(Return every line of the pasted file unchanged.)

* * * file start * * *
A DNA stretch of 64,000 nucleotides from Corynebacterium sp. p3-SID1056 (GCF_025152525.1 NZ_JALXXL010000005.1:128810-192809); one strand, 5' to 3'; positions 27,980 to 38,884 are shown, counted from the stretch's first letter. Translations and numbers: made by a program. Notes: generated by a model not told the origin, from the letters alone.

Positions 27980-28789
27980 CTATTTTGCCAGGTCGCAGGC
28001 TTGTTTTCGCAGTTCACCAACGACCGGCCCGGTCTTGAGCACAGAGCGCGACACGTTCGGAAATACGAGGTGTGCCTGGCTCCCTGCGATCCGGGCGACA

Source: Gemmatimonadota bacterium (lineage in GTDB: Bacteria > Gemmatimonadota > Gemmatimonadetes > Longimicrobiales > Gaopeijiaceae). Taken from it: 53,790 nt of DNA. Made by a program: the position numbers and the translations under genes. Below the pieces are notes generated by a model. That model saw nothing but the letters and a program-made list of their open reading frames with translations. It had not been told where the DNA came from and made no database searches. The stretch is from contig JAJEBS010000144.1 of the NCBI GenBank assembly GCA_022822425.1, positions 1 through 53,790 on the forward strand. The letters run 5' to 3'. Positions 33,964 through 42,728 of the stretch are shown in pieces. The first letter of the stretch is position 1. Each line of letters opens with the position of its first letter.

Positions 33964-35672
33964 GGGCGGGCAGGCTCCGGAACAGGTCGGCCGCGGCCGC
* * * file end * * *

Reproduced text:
A DNA stretch of 64,000 nucleotides from Corynebacterium sp. p3-SID1056 (GCF_025152525.1 NZ_JALXXL010000005.1:128810-192809); one strand, 5' to 3'; positions 27,980 to 38,884 are shown, counted from the stretch's first letter. Translations and numbers: made by a program. Notes: generated by a model not told the origin, from the letters alone.

Positions 27980-28789
27980 CTATTTTGCCAGGTCGCAGGC
28001 TTGTTTTCGCAGTTCACCAACGACCGGCCCGGTCTTGAGCACAGAGCGCGACACGTTCGGAAATACGAGGTGTGCCTGGCTCCCTGCGATCCGGGCGACA

Source: Gemmatimonadota bacterium (lineage in GTDB: Bacteria > Gemmatimonadota > Gemmatimonadetes > Longimicrobiales > Gaopeijiaceae). Taken from it: 53,790 nt of DNA. Made by a program: the position numbers and the translations under genes. Below the pieces are notes generated by a model. That model saw nothing but the letters and a program-made list of their open reading frames with translations. It had not been told where the DNA came from and made no database searches. The stretch is from contig JAJEBS010000144.1 of the NCBI GenBank assembly GCA_022822425.1, positions 1 through 53,790 on the forward strand. The letters run 5' to 3'. Positions 33,964 through 42,728 of the stretch are shown in pieces. The first letter of the stretch is position 1. Each line of letters opens with the position of its first letter.

Positions 33964-35672
33964 GGGCGGGCAGGCTCCGGAACAGGTCGGCCGCGGCCGC